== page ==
Barrie Montessori: Divisions and Curriculum
Education begins early for Barrie’s youngest students, ages 18 months through 2 years. They learn together in four Toddler classrooms (up-the-hill, in Founders Hall and the Camp Building) These spaces are thoughtfully arranged with movement equipment, furniture, and attractive sensorial apparatus for exploration, with teachers facilitating a mixture of discovery and nurturing. Students work on developmentally appropriate skills that will prepare them for a variety of academic concepts. At this age, children learn best by doing. Hands-on activities solidify concepts and allow ample time for independent practice.
Toddlers are provided with a vibrant learning environment, rich with tactile activities that meet their developmental needs in the areas of independence, language, cognition, gross and fine motor skills, and social skills. Enhancing social skills, developing a positive attitude toward learning, and cultivating self-confidence as they master initial concepts are integral to this level. The goals of the toddler classroom are:
To provide a rich learning environment in which children are free to explore and grow academically, socially, physically, and emotionally
To cultivate self-confidence
To develop a positive attitude toward learning
To enhance social skills
To introduce art, music, and Spanish
To introduce students to the Montessori curricular areas of practical life, sensorial, math, language, and cultural studies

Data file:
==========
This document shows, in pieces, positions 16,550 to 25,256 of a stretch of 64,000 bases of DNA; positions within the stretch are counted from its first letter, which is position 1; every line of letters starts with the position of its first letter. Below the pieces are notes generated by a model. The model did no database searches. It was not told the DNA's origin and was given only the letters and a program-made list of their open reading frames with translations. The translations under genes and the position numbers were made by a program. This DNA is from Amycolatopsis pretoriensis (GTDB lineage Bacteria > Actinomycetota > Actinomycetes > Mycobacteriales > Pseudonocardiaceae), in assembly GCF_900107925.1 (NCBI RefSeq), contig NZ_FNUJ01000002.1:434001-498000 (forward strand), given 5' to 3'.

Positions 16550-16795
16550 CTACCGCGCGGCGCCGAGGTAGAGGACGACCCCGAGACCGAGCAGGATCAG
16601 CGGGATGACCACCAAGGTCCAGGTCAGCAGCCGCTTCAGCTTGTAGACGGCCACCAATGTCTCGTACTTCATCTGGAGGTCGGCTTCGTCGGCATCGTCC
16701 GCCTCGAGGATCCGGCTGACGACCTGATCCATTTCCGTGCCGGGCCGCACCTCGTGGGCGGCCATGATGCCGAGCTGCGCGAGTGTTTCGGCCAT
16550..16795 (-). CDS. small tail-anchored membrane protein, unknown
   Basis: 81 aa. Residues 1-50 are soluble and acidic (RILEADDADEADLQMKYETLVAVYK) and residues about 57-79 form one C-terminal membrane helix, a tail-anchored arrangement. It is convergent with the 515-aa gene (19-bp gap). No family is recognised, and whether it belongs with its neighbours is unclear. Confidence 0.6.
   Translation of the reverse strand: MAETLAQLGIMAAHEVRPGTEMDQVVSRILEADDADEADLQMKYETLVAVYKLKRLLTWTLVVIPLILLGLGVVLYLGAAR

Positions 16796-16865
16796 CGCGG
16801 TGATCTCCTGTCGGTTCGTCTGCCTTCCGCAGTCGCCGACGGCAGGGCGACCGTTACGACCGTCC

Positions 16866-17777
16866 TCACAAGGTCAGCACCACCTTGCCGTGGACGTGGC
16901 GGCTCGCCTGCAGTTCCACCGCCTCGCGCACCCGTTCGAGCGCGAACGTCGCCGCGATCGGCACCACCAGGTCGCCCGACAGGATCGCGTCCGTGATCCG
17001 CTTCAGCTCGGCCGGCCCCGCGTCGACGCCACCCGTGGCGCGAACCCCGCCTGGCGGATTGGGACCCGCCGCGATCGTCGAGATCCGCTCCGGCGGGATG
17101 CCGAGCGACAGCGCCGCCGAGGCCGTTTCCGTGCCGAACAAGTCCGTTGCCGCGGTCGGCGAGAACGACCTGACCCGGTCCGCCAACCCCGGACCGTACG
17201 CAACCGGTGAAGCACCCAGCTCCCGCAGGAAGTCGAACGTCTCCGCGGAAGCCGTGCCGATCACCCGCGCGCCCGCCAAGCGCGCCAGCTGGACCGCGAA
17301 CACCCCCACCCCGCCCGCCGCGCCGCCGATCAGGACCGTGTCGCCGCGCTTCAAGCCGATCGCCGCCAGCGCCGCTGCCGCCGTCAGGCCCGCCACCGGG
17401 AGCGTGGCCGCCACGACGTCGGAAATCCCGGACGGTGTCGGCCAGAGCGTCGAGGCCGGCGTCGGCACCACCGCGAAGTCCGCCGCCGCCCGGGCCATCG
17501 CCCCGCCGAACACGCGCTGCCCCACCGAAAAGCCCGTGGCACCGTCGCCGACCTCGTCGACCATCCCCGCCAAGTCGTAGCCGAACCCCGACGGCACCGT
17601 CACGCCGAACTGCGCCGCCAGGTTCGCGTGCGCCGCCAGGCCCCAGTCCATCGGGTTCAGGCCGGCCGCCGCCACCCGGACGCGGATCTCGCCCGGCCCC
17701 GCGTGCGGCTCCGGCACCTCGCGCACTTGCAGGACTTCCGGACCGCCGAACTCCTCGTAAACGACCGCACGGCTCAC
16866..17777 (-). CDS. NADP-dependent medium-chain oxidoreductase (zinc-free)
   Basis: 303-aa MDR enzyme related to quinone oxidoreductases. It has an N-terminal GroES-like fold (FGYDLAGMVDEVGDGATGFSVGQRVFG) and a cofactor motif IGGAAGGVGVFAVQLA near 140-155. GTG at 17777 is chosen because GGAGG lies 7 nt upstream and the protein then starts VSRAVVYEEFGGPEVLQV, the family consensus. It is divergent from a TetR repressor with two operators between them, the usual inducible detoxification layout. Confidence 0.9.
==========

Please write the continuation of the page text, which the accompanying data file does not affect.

Special classes include Spanish, pony rides, music, and physical education.
Barrie Montessori’s Primary learning environments for three to six-year-olds (three in McDermott Hall and one in the Neubert Cottage on the upper campus) contain the curriculum areas typically found in a Montessori early childhood classroom: Practical Life; Sensorial; Art; Language (including Pre-Language); a class library area, Cultural (including Biology, History, and Geography); Math, and Peace.
These spaces provide our Primary students opportunities for independence and success in all areas. Teachers help students develop concentration and increase their enthusiasm for learning. Through hands-on work, students develop independence, confidence, and a love of learning, all essential to the formation of their intelligence and building the foundation for future success.
Children have an instinctive need for order, combined with a capacity to incorporate impressions from their environment. Primary classrooms are designed to optimize these characteristics. Hands-on materials are sequentially organized into curricular areas within which each item has its place. This enhances the student’s sense of order and provides a sense of security in the world upon which the child can depend.
Students are encouraged to choose activities based upon their particular interests and are introduced to new possibilities both by teachers and peers. A sense of responsibility is fostered, as students are encouraged to share materials, complete each activity, and return the materials in good condition for other children to use. The order of the classroom also assists the students in organizing the impressions that they are receiving by helping them create “mental file cabinets” for the efficient storage and retrieval of information. Special classes include art, music, physical education, and Spanish.